Without the Word of the LORD coming to Ezekiel how could he have understood this? Praise God his Word did come to Ezekiel! We now have the written record of God interpreting redemptive history through Ezekiel in such a way that it gives us a filter greater than our feelings to make sense of circumstances. Ezekiel teaches us that despite everything we see and feel we can now we serve a God who is in control, meticulously working all things out to his ends for the glory of his name and the good of his people.
Ezekiel speaks powerfully to me about what’s really true. When I feel like God has abandoned me, I’m reminded God will never forsake those who have entered into covenant with him. When I feel like I’m spiritually and emotionally exiled, I’m reminded God pursues his children to the remotest parts of the earth—even into “Babylon.” When I feel like God doesn’t have a plan for my life, I’m reminded God is working all things out (including my life) for his purposes.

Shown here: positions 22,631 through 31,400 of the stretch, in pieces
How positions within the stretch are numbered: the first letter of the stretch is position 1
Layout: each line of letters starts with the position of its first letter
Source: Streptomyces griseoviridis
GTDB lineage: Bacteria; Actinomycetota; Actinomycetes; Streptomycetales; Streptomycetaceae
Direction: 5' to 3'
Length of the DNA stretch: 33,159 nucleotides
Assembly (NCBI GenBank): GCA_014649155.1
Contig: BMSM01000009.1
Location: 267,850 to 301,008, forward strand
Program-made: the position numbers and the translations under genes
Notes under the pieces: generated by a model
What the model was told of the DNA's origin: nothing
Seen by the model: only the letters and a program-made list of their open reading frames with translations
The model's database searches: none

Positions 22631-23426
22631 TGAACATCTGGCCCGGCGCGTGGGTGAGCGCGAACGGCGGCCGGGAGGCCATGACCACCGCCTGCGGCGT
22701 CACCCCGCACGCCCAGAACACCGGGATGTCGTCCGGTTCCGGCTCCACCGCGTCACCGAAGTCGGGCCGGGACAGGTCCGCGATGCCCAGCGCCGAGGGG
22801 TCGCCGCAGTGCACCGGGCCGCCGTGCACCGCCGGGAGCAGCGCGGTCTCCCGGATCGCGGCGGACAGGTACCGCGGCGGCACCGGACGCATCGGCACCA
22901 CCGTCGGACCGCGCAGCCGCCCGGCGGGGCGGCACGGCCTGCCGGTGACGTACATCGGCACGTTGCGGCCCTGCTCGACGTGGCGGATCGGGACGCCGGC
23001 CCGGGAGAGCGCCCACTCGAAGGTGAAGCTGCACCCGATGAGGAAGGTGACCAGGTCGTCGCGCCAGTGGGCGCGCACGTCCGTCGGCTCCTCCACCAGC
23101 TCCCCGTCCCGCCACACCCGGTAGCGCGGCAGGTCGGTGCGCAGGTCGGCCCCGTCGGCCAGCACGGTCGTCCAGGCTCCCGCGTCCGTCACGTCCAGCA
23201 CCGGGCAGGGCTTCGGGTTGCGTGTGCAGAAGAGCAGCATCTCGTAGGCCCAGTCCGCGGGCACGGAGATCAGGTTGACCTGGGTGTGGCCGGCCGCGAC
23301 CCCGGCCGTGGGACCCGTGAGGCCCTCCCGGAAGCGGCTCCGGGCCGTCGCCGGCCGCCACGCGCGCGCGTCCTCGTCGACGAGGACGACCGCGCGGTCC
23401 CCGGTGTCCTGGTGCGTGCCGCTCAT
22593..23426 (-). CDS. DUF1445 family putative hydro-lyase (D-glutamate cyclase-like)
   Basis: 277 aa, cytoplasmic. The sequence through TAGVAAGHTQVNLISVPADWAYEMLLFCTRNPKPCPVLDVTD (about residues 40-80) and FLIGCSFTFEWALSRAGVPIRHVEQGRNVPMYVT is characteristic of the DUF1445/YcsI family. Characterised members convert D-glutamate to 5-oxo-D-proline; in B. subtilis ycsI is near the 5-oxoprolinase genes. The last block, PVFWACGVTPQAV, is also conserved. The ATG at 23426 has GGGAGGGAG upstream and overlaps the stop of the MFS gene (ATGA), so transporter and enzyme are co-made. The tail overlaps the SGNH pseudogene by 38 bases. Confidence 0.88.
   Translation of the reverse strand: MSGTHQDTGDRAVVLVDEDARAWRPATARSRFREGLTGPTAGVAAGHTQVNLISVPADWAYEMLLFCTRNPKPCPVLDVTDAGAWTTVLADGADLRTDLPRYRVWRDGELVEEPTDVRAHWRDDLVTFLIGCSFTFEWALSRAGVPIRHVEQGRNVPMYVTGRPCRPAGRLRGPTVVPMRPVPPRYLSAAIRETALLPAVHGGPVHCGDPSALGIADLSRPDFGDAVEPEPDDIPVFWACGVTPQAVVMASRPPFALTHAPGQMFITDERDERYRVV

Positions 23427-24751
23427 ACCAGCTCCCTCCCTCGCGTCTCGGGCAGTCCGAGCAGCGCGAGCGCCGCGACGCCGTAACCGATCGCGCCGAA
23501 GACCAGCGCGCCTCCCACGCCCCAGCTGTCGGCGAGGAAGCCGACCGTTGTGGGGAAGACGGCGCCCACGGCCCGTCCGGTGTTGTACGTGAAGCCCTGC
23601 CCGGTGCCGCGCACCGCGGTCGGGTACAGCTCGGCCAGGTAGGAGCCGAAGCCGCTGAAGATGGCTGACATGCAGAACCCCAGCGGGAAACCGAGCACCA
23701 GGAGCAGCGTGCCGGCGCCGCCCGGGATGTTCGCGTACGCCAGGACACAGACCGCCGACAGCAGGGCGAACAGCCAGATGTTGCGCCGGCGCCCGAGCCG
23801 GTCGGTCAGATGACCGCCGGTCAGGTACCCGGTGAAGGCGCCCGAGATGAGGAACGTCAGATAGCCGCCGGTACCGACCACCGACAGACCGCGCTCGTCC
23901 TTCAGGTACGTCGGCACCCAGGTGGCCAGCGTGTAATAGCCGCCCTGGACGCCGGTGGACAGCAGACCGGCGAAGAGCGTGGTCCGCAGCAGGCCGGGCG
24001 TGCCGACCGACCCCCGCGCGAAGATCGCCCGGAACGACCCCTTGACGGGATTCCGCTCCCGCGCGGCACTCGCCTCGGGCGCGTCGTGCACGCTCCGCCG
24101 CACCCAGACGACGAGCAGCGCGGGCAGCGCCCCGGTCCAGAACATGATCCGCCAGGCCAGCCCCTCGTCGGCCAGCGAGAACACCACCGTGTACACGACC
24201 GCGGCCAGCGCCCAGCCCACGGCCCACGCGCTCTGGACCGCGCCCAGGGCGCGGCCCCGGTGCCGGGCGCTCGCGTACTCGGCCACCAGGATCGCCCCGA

The Gospel of Christ
Moreover, Ezekiel points me forward to the supreme truth revealed in Christ. The prophet held out hope to languishing exiles that abandonment wasn’t the final word. God was going to bring about a New Covenant in which he would cleanse them and give them new hearts so they could be in right relationship with him (Ezek. 36:22-38). Christian, we are now living in the New Covenant. We are partaking in what Ezekiel longed to see. On this side of the cross, we have witnessed the climax of God’s prophetic promises in the person of the Son. Hebrews 1:1-2 says, “Long ago, at many times and in many ways, God spoke to our fathers by the prophets, but in these last days he has spoken to us by his Son.”